That is possible, sometimes the motor bearings would gum up and stall the motor, then we would clean and re-lube the bearings. But while the motor was stalled it would overheat, both cooking its windings and demagnetizing its permanent magnets, making it weaker. (Replacing the motor was the only real option). Or the belt would be worn (stretched/glazed) and start slipping. Another possibility was a buildup of tape residue and other dirt on the capstan giving it a larger diameter.

      Gee, you’d think I had some experience working on those things…

    3. 8-tracks always sounded like crap. They were the cheapest possible consumer tape technology at the time.

      The pinch roller is built into the cartridge, and of poor quality. There’s no mechanism to maintain consistent back tension on the tape. Wow and flutter result.

      Changing tracks was usually handled by electromechanically repositioning a 2-track stereo head (making a distinctive clunking sound), so head alignment was usually bad and high frequency response suffered.

      Tape contact against the head was maintained with a foam pad built into the cartridge which could detach or disintegrate, worsening alignment and transport issues. (Cassette tapes have the same problem.)

      The short loop of tape traveled slowly to maximize playback time, killing low frequency response.

      Cassette tape had many similar disadvantages, but benefited from advancements in miniaturization, electronics, and materials science.

    4. Everything the others have said and more.
      I spent my early teens listening to yard sale 8-tracks on my decent (believe it or not) 8-track stereo console. I had to take it apart pretty much monthly to clean the mechanical parts just to keep it from eating my precious but terrible 8-track cassettes.
      I enjoyed listening to my 8-tracks at the time, but they did indeed sound awful compared to other music media.

  3. I am SO glad this was not another, “It was gutted, of course, and a nano computor stuck into it’s shell.” I really expected that and almost didn’t read it.

    Cassettes soon got auto reverse mechanisms so auto-flip-play was no more annoying than an 8 track changing tracks… 4 times per tape versus 2 for 8-tracks.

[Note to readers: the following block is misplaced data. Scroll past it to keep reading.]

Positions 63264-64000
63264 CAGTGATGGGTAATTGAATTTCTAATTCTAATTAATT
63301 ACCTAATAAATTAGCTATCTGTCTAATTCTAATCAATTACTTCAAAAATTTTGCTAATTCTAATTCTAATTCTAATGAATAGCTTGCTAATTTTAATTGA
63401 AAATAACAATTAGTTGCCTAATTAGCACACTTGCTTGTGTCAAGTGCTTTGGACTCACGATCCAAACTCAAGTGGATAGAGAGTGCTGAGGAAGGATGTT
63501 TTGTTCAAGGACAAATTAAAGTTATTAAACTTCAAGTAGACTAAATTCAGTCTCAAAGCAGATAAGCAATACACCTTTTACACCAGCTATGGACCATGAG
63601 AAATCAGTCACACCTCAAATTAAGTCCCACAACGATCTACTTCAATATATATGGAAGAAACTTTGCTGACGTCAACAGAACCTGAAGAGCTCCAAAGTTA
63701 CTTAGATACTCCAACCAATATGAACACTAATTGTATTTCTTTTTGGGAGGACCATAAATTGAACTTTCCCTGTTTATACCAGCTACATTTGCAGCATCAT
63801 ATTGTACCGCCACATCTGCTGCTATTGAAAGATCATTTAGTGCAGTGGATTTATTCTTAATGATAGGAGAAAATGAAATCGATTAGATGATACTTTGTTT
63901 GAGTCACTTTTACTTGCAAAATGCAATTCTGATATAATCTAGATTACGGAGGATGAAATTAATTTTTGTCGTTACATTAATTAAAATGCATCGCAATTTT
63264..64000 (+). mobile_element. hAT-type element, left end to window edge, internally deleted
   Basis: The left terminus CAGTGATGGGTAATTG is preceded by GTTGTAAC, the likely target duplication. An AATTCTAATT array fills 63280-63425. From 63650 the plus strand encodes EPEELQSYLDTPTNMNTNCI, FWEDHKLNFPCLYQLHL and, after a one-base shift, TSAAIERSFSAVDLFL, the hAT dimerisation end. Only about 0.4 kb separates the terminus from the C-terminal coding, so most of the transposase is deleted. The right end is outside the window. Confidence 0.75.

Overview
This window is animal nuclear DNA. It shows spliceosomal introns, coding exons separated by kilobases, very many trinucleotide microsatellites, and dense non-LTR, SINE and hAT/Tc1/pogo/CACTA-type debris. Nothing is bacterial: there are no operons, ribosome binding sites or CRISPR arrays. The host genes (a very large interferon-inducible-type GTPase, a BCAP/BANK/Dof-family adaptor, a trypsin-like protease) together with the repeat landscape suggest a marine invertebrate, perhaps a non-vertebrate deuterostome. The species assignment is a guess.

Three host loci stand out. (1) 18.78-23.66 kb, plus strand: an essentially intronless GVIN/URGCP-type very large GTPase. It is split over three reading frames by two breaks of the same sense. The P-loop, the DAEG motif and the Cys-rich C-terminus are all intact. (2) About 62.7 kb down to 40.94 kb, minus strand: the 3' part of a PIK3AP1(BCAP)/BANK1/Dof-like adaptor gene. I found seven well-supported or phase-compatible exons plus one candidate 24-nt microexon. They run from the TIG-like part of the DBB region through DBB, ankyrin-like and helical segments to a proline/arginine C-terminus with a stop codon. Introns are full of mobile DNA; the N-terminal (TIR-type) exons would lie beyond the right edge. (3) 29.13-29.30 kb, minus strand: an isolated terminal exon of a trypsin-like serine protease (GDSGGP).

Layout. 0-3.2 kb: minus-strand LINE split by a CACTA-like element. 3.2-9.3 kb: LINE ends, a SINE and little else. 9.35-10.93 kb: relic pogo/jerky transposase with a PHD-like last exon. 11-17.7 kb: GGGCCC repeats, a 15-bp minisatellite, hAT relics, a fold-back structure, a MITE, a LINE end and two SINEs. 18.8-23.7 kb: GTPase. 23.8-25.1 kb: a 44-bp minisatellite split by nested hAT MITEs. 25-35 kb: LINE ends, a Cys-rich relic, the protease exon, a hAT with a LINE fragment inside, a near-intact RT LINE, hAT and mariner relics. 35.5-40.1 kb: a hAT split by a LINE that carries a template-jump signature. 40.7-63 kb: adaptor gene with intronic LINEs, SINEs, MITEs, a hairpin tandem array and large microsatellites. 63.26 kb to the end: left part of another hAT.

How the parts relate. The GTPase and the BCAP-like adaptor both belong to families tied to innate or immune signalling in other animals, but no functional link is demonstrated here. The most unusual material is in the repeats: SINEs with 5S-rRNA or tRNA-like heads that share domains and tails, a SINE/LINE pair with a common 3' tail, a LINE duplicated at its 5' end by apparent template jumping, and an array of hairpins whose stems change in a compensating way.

4. i remember 8 track to cassette adapters. then cassette to aux adapters…… then trying an unholy chain of adapters to get aux into an old 8 track car radio.. I dont think I ever heard a good qualtiy 8-track. but a high speed dubbed crome(somehting) cassete tape on a quality deck sounded amazing. as I recall.

  5. Oh, what a flashback!
    This post just forced a really dusty buried memory. And it was a teenage hack!
    I had an 8-Track cartridge of Leon Russel’s “Will O’ the Wisp” album, and I wasn’t overly fond of Leon Russell, so it was prime candidate for hack sacrifice. I carefully parted the seams of the shell, removed the tape reel and cut a short section of tape and looped it back around the capstan roller and the inner wall of the playback head opening and spliced it so that for all the world it would look (and play, briefly) like a normal cartridge. I left the label intact on the back end to act as a hinge, and left the single plastic tooth towards the playback end intact to act as a latch. So, now I had a normal looking 8-Track cartridge that would even play a few seconds of music that I didn’t like, but the rest of the cartridge was an empty void where I could hide my….uh…………..stuff…..
    Wow. Now that I think about it, those years inspired a lot of ingenious covert themed hacks. If I could tell you about the things hidden in my little Art Class tackle box, or what all those strange objects in my trumpet case ended up being once assembled……
    Oh, jeez, I’m gettin’ the giggles now. I should right a book. Maybe when the kids are older.